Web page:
The New Scientist has a nice round-up of perspectives on the implications of evolution for religion, and whether science and religion are compatible. An excerpt:
So are religion and evolution incompatible? It depends who’s judging. The idea that many religious people find most satisfactory – that a deity intervened in and directed the evolutionary process – cannot be disproved but is not supported by any evidence. The interpretations that are most compatible with what we know – that God did not intervene in evolution after creating the universe, or God is nature – are ones that many believers find unpalatable.
One of the links is to this thoughtful article in The Christian Century on the problems that evolution presents for Christians (and, by implication, Muslims and Jews) in particular:
On questions about evolution, the origin of life and the future of the planet, I look into the science box. On questions about God, salvation, theology and ethics, I turn to the religion box. While I think that the contents of the two boxes are compatible, I rarely try to work out the terms of their relationship.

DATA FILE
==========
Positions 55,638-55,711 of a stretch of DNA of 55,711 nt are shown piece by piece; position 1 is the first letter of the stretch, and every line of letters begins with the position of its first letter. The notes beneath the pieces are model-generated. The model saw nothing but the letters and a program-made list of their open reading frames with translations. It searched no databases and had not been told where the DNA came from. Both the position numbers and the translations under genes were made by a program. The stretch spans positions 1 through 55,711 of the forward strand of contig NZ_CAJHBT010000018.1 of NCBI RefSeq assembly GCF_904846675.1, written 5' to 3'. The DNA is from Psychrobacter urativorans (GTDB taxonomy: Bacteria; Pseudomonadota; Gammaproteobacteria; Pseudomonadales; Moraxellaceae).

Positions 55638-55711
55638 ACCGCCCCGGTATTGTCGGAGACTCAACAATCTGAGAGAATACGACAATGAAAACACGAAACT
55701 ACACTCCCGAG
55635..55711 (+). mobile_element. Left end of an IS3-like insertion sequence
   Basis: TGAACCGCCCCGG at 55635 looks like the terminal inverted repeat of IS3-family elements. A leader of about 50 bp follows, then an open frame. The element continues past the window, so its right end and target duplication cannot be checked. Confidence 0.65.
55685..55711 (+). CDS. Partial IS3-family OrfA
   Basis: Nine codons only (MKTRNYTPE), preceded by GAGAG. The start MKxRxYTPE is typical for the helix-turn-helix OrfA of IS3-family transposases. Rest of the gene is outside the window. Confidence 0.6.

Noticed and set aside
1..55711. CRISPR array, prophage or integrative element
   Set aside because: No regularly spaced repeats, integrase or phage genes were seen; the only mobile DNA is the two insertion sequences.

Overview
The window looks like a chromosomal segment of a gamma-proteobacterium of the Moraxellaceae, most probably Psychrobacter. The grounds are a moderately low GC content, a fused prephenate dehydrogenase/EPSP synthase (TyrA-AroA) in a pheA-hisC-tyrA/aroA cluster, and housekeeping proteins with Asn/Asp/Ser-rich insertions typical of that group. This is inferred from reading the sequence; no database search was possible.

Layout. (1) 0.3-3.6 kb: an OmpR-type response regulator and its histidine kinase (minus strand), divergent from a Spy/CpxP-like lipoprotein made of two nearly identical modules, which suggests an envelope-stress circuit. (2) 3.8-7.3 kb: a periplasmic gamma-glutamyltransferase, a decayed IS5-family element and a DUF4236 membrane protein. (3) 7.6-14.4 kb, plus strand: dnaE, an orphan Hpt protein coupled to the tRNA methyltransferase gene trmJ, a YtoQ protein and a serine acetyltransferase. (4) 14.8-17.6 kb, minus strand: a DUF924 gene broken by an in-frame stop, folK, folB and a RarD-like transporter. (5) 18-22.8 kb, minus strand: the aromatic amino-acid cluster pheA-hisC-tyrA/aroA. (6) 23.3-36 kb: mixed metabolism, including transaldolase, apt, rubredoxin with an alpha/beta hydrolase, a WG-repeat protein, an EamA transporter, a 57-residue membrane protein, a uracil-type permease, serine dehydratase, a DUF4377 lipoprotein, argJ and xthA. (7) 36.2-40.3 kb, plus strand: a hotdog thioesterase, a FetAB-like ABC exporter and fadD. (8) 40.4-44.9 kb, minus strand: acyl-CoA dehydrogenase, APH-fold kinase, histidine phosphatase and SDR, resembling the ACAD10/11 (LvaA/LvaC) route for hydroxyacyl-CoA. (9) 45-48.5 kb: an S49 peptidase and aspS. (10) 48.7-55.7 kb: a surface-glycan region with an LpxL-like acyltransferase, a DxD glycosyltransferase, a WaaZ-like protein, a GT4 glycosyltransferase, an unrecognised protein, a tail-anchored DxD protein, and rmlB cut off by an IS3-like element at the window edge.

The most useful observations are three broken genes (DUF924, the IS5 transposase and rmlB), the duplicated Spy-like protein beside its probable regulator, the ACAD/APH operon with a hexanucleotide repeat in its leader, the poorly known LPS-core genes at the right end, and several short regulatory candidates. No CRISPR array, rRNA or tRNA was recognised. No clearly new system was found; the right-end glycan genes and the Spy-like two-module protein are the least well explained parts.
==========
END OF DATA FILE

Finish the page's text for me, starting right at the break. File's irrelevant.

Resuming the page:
Perhaps that’s because the contents of the two boxes are, when mixed, still combustible. When theology faces off against the account of the world set forth by evolutionary biology, God’s goodness and power and God’s plans for the future seem to be called into question with new force.
For instance, knowledge of evolutionary history raises questions of theodicy in an especially disconcerting way. Evolution reveals a vast history of unfathomable waste, loss, extinction, suffering and death in the natural world. What has God been up to all these millennia? And what is God up to now? If we believe that God oversees creation, then God’s way of doing it through evolution seems strange and even appalling.
Surely ethics is also located in the scientific box – at least, in so far as science can tell us why people behave the way they do, and how their behaviour will change if we change their environment.